TORONTO, Nov. 6 /PRNewswire/ - A new study released today by the Centre
for Addiction and Mental Heath (CAMH) provides a thorough explanation of
how the "chemical imbalance" occurs in major depression, a disease that
impacts approximately 5% of people globally. For over 30 years, scientists
believed that monoamines -- mood-related chemicals such as serotonin,
norepinephrine and dopamine -- are low in the brain during major depressive
episodes. This is commonly referred to as a "chemical imbalance". However,
no one had ever found a convincing explanation for monoamine loss, until
Led by CAMH's Dr. Jeffrey Meyer, this study published in the November
Archives of General Psychiatry investigated whether brain monoamine oxidase
A (MAO-A) -- an enzyme that breaks down chemicals like serotonin,
norepinephrine and dopamine -- was higher in those with untreated
depression. The results showed that in major depression MAO-A was
significantly higher in every brain region that the scientists
investigated. On average, MAO-A was 34% higher.
According to Dr. Meyer, "In major depression, higher levels of MAO-A is
the primary process that lowers monoamine levels. Having more MAO-A leads
to greater breakdown of key chemicals like serotonin."
This study includes a detailed new monoamine model of depression, based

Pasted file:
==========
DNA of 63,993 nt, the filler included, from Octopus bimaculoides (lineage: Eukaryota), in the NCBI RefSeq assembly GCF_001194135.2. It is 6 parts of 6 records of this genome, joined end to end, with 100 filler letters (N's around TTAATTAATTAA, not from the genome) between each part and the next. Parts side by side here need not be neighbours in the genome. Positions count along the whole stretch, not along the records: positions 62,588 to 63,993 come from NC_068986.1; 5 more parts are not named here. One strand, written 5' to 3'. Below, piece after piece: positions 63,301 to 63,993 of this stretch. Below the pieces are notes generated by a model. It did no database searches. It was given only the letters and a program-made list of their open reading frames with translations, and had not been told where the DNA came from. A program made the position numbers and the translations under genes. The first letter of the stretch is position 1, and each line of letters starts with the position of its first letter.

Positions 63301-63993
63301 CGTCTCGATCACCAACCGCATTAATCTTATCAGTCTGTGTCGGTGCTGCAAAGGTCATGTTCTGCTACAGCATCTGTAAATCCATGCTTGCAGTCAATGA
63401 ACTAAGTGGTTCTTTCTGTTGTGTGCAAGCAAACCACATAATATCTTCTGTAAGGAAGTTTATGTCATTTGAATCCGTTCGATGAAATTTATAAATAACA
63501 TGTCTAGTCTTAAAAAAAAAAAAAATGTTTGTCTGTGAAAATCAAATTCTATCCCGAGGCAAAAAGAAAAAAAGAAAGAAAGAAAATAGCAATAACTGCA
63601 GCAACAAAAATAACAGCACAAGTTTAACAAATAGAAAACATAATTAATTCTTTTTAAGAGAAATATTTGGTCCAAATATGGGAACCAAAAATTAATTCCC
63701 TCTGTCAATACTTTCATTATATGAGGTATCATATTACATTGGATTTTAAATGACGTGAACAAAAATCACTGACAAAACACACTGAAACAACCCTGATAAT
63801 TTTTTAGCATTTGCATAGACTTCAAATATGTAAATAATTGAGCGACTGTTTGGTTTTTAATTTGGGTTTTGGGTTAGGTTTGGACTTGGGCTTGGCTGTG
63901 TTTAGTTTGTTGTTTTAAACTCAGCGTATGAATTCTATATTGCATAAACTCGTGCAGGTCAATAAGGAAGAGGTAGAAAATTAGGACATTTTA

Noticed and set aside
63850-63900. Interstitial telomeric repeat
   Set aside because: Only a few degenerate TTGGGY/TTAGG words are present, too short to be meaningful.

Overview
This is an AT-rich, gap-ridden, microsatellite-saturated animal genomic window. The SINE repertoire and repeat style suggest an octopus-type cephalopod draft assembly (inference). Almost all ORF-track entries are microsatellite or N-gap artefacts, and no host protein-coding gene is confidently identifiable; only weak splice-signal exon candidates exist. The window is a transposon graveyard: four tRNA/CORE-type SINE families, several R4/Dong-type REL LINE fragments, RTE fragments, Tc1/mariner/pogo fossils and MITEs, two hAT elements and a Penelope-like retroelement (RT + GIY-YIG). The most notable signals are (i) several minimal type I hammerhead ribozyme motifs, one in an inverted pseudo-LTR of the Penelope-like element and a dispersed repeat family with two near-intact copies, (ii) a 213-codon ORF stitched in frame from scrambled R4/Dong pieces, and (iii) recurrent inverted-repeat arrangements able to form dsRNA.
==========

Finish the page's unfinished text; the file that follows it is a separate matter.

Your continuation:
upon this work as well as four previous publications from Dr. Meyer and
collaborators at CAMH.
Said Dr. Meyer, "A key barrier to making advances in treating
depression is a lack of precise disease models. Having disease model is
like having a map. Once you have that map you can really begin to
understand how an illness like depression works, and offer more targeted
and effective treatment."
A second part of this new model is that monoamine transporters have an
important role in removing monoamines away from active sites. Having more
of a monoamine transporter is not helpful as it removes more monoamine --
for example if one has more serotonin transporter, one would additionally
lose more serotonin during depression.
"An important aspect of our advanced monoamine model is that
individuals with depression lose chemicals like serotonin and dopamine at
different rates based upon transporter density. This helps explain why one
person with depression may experience loss of appetite while another may
not. And some people have more severe symptoms than others," said Dr.
This advanced monoamine model of depression is a huge step forward in
the disease frontier. It brings the study of mental illness closer to the
advancements seen in research into physical illness such as cardiac
disease, and offers one of the most comprehensive disease models in mental
The next step for researchers will be to investigate why MAO-A levels
are raised in the brain and consider prevention strategies. Prevention
strategies are critical -- according to the World Health Organization,
major depression is currently the fourth leading cause of death and
disability and is expected to rise to second by the year 2020.
To view a diagram, visit Monoamine Model of Depression
More information on this field of study is available at Background
The Centre for Addiction and Mental Health (CAMH) is one of the largest
addiction and mental health organizations in North America and Canada's
leading mental health and addiction teaching hospital. CAMH is a Pan
American Health Organization and World Health Organization Collaborating
Centre, and is fully affiliated with the University of Toronto. CAMH
combines clinical care, research, policy, education and health promotion to
improve the lives of people impacted by mental health and addiction issues.
SOURCE Centre for Addiction and Mental Health